August 27, 1996
STATE OF NEW JERSEY, PLAINTIFF-RESPONDENT,
MISAEL CORDERO, DEFENDANT-APPELLANT.
On appeal from the Superior Court of New Jersey, Law Division, Criminal Part, Essex County.
Approved for Publication August 27, 1996.
Before Judges Dreier, Kestin and Cuff. The opinion of the court was delivered by Kestin, J.A.D.
The opinion of the court was delivered by: Kestin
The opinion of the court was delivered by KESTIN, J.A.D.
Defendant was convicted of first degree possession of cocaine with intent to distribute, second degree conspiracy to possess cocaine with intent to distribute, and third degree possession of cocaine. The State's motion for an extended term was granted and defendant was sentenced on the merged offenses to a forty-year term of imprisonment with twenty years of parole ineligibility consecutive to another sentence he was then serving. A $100,000 fine was imposed along with a $3,000 DEDR penalty, a $50 lab fee, and a $50 VCCB assessment. Defendant's driving privileges were suspended for twenty-four months.
On appeal, defendant raises the following issues:
POINT I THE TRIAL COURT ERRED IN DENYING THE MOTION TO SUPPRESS
POINT II THE COURT COMMITTED PLAIN ERROR AND DENIED APPELLANT A FAIR TRIAL IN FAILING TO INSTRUCT THE JURY AS TO THE WEIGHT TO BE ACCORDED EXPERT TESTIMONY (NOT RAISED BELOW)
POINT III APPELLANT WAS DENIED EFFECTIVE ASSISTANCE OF COUNSEL
The trial court's denial of the motion to suppress was based upon factual findings supported by substantial credible evidence in the record. The determination is, therefore, entitled to deference. State v. Johnson, 42 N.J. 146, 160-62, 199 A.2d 809 (1964); State v. Watson, 261 N.J. Super. 169, 177, 618 A.2d 367 (App. Div. 1992), certif. denied, 133 N.J. 441 (1993).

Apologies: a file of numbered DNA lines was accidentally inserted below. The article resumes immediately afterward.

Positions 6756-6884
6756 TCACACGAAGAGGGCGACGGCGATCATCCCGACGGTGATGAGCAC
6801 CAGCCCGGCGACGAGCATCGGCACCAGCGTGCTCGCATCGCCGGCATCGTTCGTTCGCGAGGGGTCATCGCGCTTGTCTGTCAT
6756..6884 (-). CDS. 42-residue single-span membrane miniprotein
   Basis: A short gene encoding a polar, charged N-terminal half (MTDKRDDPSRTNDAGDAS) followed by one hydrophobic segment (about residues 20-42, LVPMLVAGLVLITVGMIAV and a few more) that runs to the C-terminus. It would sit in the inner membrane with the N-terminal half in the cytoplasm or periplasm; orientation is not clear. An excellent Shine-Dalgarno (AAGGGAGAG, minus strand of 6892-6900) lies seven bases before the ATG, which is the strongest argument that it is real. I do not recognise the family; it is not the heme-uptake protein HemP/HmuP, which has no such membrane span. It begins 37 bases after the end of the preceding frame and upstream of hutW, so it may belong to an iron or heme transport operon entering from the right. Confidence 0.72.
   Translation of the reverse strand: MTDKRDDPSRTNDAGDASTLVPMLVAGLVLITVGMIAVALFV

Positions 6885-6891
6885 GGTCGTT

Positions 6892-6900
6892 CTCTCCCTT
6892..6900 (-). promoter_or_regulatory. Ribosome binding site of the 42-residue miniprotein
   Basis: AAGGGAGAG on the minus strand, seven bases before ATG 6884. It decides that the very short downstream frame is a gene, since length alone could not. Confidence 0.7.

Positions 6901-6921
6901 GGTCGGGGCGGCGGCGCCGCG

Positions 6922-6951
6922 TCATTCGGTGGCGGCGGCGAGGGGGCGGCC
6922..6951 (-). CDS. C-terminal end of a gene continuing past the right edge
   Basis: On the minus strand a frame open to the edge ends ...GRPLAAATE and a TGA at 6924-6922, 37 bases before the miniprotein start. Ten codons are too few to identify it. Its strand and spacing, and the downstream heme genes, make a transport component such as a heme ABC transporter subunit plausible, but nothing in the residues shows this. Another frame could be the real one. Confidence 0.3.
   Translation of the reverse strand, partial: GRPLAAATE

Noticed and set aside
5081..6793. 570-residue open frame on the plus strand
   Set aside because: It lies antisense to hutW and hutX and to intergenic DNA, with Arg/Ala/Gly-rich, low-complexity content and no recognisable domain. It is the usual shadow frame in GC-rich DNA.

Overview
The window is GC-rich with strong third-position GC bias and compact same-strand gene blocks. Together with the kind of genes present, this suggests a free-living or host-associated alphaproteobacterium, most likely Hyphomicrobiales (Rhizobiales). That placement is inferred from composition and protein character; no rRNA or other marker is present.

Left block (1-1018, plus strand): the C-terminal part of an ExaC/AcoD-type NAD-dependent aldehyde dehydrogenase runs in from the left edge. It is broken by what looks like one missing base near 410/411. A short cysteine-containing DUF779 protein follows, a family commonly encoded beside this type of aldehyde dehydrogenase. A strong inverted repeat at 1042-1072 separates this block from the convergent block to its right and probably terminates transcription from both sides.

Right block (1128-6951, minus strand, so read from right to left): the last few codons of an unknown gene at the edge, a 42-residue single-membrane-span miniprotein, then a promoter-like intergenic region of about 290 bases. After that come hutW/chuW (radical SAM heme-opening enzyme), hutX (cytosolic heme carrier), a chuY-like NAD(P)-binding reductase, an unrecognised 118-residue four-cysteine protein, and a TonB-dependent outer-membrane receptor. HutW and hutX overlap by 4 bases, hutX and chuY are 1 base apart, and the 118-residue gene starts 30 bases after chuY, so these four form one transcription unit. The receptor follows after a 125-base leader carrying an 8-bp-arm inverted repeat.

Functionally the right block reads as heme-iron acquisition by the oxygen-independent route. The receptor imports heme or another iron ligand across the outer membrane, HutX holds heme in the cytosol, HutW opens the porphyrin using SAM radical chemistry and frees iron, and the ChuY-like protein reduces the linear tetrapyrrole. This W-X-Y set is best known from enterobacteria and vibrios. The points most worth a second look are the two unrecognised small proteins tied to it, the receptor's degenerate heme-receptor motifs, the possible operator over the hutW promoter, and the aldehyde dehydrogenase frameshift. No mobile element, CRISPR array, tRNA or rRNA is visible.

Defendant's argument that he was not afforded effective representation by trial counsel focuses upon counsel's omission to present two fact witnesses at the jury trial. Defendant asserts that at the suppression hearing two weeks earlier the testimony of those witnesses tended to exculpate him from complicity in the drug transaction that generated the charges. Our review of the testimony discloses that it is ambiguous, not clearly exculpatory as defendant contends. That testimony might well have been regarded by trial counsel to be cumulative of and inferior to the co-defendant's testimony at trial that characterized defendant as a bystander who "was walking by the corner [when] the police grabbed him." Testimony from one of the arresting officers, on the other hand, identified defendant as the driver of the car involved in the drug transaction and one of the participants in the transaction itself. Defendant did not testify.
From this, there appears to be little factual basis for defendant's argument of inadequate representation by trial counsel that would satisfy the tests of Strickland v. Washington, 466 U.S. 668, 104 S. Ct. 2052, 80 L. Ed. 2d 674 (1984); United States v. Cronic, 466 U.S. 648, 104 S. Ct. 2039, 80 L. Ed. 2d 657 (1984); and State v. Fritz, 105 N.J. 42, 519 A.2d 336 (1987). We do not regard defendant as precluded from raising this issue on a petition for post-conviction relief, however, if he is able to develop a more persuasive basis. See State v. Preciose, 129 N.J. 451, 459-61, 609 A.2d 1280 (1992).
As to the remaining issue on appeal, we agree with defendant that the trial Judge erred in omitting to "carefully instruct the jury on the weight to be accorded to and the assessment of expert opinion testimony[,]" State v. Odom, 116 N.J. 65, 82, 560 A.2d 1198 (1989), on the issue of whether the drugs involved were possessed with the intent to distribute. Defendant failed, however, to object to the absence of such an instruction, and must satisfy plain error standards. R. 2:10-2. The lack of an objection is itself a serious omission, for if it had been lodged the trial court would have had an opportunity to remedy the omitted instruction before the case went to the jury. See R. 1:7-2; Vartenissian v. Food Haulers, Inc., 193 N.J. Super. 603, 609-10, 475 A.2d 626 (App. Div. 1984); State v. Harper, 128 N.J. Super. 270, 277, 319 A.2d 771 (App. Div.), certif. denied, 65 N.J. 574 (1974); Grammas v. Colasurdo, 48 N.J. Super. 543, 548, 138 A.2d 553 (App. Div. 1958).